At one level, apartment investing is no different from any other worthy pursuit: there are going to be highs and lows. The highs are unbelievably satisfying, like when you can finally relax inside, knowing that the money-part of your life is taken care of. But there will be lows, when at first you need to learn concepts, you have no successes yet, and maybe some initial steps include a little stumbling.
That’s why you should figure out your “why” right up front. Are you looking to replace your job income? Instead, maybe you in fact like what you do at work, but it’s not giving you enough of a money cushion to pursue your hobbies, or take care of relatives. Spend some time figuring this out.
I’m happy to be able to say that I’ve completed an Ironman Triathlon, which is swimming 2.4 miles in the ocean, followed by jumping on a bike and pedaling for 112 miles, and then running a full 26.2-mile marathon. Yeah OK that’s kind of insane, and I can tell you that I had countless times when I wanted to quit. Dave, what are you doing to yourself? You don’t need to do this! Rest on that couch, man! Just do the marathon part, OK?…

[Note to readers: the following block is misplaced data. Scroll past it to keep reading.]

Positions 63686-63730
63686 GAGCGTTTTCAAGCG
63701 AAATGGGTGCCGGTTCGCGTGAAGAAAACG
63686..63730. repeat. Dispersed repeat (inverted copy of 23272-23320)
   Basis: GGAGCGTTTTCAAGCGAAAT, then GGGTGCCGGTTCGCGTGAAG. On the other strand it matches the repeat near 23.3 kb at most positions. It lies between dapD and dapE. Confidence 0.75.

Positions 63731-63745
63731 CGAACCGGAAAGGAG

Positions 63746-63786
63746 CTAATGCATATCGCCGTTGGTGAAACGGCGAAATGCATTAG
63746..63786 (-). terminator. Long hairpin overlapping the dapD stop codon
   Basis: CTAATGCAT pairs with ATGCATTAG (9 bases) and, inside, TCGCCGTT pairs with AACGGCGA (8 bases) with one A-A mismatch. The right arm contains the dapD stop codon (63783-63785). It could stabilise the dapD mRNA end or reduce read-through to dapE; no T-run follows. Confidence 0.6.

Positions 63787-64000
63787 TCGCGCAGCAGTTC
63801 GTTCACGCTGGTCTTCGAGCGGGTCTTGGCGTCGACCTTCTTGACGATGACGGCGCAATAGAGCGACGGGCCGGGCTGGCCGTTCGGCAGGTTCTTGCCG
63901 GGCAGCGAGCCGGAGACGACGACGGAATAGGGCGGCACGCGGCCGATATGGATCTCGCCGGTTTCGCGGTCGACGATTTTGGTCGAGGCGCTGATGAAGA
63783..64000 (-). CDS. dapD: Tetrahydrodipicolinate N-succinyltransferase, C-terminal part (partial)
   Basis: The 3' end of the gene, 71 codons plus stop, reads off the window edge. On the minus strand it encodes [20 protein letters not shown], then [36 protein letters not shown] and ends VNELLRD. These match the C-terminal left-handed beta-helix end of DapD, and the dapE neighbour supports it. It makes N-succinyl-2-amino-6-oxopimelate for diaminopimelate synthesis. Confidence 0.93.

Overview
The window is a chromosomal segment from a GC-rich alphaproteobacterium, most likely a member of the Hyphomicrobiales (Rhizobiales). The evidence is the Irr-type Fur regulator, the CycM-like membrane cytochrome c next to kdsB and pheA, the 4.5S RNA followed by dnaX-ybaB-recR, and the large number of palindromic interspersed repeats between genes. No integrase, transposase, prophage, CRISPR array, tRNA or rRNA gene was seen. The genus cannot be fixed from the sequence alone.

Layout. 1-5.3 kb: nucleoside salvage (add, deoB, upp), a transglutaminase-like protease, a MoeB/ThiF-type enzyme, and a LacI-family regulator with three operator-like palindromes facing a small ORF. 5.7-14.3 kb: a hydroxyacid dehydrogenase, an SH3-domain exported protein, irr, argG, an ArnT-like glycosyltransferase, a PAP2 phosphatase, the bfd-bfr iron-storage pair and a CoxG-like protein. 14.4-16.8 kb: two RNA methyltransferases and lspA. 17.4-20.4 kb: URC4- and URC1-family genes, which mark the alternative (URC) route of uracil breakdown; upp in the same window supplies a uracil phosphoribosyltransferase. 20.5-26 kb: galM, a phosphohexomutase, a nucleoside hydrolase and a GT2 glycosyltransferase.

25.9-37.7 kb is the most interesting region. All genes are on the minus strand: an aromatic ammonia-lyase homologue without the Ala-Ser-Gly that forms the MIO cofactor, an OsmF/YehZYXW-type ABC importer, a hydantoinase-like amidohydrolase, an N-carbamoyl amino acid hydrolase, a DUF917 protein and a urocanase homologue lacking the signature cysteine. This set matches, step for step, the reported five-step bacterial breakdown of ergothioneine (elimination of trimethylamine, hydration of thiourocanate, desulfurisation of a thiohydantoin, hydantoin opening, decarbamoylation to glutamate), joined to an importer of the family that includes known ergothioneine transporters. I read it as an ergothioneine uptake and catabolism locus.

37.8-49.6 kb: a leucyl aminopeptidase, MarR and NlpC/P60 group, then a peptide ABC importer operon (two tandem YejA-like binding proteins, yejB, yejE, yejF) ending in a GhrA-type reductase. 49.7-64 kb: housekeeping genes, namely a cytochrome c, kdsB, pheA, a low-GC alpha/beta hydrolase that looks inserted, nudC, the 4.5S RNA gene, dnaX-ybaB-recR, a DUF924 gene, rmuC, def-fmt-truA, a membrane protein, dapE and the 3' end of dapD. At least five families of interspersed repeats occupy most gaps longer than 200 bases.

But I kept at it. I had assembled my motivation ahead of time, in the form of images of people crossing the finish line at other ironmans. I had a picture of what the medal looked like that I was going to get. And I reminded myself that this had been on my bucket list for a very long time, and how great it was going to feel to cross that baby off!
To my knowledge, I’m the only apartment investor with a major portfolio of properties and who has ever completed an Ironman triathlon, so I’m in a unique position to tell you the following: